just moved to a new office for work. first time i’ve had natural light for many many years. we have a swiss call franke who makes us coffee. touch screen bliss. flat whites, cappuccinos, macchiato, short blacks or double blacks (yes he’s a whitey rachist oh and misogynistic too for having a male binary gendered name), even a hot choc and chai tea.

    me thinks this automaton of a person is the hardest worker in the office.

  5. Yes, but could this also be a sign of the times for a fully modernized global economy, not just Australia’s?

    Once you’ve automated the factories that churn out cars, clothes, mobile phones, flat screen TVs, and tablets; how else can your average person produce ‘value’ other than through highly refined personal services? As SB007 pointed, the process of making a normal flat white has now been automated (though I still don’t think as well as a cafe). This leaves the human-run cafes to come up with new ways of making coffee that come into and go out of fashion faster than the process can be automated (i.e., the chemistry experiment that everyone is talking about). Even medical diagnostics can be automated once a human has placed the right kind of sensors in the right kind of places, perhaps coupled with a complete analysis of your genome done by automated PCR and interpreted with bioinformatic algorithms. We already have robots driving the combines harvesting our food and moving our mineral resources around. Maybe the 1920s barber you saw was an investment banker who was recently made redundant by a computer algorithm buying passive index funds?

    To me HnH, you could be witnessing what a future economy equipped with nearly unlimited power and automation would look like. I agree that in Australia’s case its probably because they’ve outsourced all other means of production in exchange for exporting food, dirt, diplomas, and property titles; but maybe there is more truth to be found here.

    • In this case it is a sign of surplus wealth. People with time and money but no imagination think about elaborate coffee. It’s like the Japanese tea ceremony. Pointless, but a symbol of idle excess.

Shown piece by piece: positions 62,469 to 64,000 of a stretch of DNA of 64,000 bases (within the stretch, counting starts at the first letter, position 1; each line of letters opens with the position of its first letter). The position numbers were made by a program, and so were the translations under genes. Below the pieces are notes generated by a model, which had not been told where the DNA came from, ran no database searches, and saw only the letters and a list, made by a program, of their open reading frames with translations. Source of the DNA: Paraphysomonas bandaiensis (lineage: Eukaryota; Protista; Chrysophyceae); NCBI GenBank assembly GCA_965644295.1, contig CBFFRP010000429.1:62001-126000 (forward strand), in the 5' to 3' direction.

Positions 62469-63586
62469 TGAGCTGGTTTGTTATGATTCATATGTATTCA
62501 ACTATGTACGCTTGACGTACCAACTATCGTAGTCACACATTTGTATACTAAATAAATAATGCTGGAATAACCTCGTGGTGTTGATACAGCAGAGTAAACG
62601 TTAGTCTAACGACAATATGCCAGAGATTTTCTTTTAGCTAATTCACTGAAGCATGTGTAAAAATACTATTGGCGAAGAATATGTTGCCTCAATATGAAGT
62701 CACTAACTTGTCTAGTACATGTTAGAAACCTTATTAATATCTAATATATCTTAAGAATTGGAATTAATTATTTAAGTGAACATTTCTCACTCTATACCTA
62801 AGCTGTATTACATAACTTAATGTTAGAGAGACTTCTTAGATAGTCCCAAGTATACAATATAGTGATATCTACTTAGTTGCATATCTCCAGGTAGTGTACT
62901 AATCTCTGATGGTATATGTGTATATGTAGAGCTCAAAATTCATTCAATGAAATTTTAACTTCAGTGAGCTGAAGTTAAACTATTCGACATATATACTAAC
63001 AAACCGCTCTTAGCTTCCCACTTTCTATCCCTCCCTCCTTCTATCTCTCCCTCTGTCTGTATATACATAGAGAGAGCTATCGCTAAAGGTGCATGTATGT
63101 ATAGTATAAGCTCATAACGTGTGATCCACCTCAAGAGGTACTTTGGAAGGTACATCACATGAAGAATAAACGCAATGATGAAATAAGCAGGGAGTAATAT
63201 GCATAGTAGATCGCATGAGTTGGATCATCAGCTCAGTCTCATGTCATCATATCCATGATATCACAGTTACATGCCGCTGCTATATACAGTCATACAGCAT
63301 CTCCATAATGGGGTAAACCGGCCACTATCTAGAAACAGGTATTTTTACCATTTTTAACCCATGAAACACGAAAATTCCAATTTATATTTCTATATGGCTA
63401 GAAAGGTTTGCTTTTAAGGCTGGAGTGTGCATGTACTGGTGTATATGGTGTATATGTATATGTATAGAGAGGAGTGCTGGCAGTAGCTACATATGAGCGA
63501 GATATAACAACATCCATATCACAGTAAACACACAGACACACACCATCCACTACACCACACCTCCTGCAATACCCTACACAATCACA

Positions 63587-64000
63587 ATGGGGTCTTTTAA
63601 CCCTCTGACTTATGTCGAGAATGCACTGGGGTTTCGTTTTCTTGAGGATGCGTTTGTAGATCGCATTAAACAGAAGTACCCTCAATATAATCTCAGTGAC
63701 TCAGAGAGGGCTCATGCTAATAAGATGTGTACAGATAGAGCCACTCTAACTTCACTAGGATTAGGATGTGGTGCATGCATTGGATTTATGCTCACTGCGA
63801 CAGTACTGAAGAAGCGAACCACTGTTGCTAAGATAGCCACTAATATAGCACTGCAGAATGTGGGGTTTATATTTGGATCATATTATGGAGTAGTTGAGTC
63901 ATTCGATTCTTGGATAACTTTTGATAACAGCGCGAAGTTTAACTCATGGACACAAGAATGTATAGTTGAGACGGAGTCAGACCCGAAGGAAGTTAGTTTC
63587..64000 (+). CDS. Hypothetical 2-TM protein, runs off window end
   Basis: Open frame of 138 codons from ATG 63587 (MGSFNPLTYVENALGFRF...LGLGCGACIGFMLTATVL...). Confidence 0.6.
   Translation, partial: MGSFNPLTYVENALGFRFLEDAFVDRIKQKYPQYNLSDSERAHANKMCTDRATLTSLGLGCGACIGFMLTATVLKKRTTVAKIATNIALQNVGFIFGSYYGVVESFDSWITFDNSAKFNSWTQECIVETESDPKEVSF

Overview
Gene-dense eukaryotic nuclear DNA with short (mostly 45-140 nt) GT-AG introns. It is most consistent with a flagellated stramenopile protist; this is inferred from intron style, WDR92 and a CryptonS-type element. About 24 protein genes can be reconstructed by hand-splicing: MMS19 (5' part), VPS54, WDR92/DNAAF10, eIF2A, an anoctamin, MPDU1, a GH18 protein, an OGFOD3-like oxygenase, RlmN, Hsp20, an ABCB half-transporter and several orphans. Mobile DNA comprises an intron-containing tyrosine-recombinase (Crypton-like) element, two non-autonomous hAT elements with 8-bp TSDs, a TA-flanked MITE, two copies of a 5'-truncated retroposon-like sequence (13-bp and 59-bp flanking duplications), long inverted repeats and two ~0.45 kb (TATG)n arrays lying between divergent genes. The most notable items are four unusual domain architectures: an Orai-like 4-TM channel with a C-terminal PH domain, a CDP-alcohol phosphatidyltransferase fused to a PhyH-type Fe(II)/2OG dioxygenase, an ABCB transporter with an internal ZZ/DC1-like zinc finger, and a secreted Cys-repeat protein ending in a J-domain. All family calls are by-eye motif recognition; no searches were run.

A couple of blocks from where I work in Sydney the local caffeine dealers offers a $1 super strong standing espresso. Cheap, fast, no frills. The people who buy that have a real mission – even if it’s just to get the work done so they can go home to play with the kids.

      • The people who buy that have a real mission – even if it’s just to get the work done so they can go home to play with the kids.

        We all know it’s almost never that. The mission usually to work more to make more to pay for things none has time to do …

      • The mission usually to work more to make more to pay for things none has time to do …

        Or to make payments on the massive mortgage.

      • Matthew,

        A lifestyle maintained with a stready stream of real and financial asset sales to foreigners is not a sign of wealth.

        More like decadence, dissolution and decay.

      • Sadly, all the replies above are correct.

        In response to pfh007’s closing sentence, yeah, I think opulence and decay are sides of the same coin.

      • Matthew wrote:
        In this case it is a sign of surplus wealth. People with time and money but no imagination think about elaborate coffee. It’s like the Japanese tea ceremony. Pointless, but a symbol of idle excess.

        To me this is a terrible outlook on life.
        In my view this ventures deeply into fast food meme and dis-individualism.
        the point of tea/coffee (made and had in historically traditional ways – the traditions that extends past the new world culture) is for your mental health rather then a tick on your dietary entry.
        Otherwise everything becomes soylent green.

    • a future economy equipped with nearly unlimited power and automation would look like

      It’s a cornucopian wet dream that has zero chance of happening.

      Fossil fuels are on their way out one way or another, and nuclear energy is a dead end. That leaves renewable energy sources, such as solar, wind, hydro, geothermal, and biomass, to shoulder the burden of powering future society. While it is probably an oversimplification to say that people in the not-too-distant-future will inhabit a 100 percent renewably powered world, it is worth exploring what a complete, or nearly complete, shift in our energy systems would actually mean. Because energy is implicit not only in everything we do but also in the built environment around us (which requires energy for its construction, maintenance, and disposal/decommissioning), it is in effect the wellspring of our existence. As the world embarks on a transformative change in its energy sources, the eventual impacts may include a profound alteration of people’s personal and collective habits and expectations, as well as a transformation of the structures and infrastructure around us. Our lives, communities, and economies changed radically with the transition from wood and muscle power to fossil fuels, and so it is logical that a transition from fossil fuels to renewables—that is, a fundamental change in the quantity and quality of energy available to power human civilization—will also entail a major shift in how we live.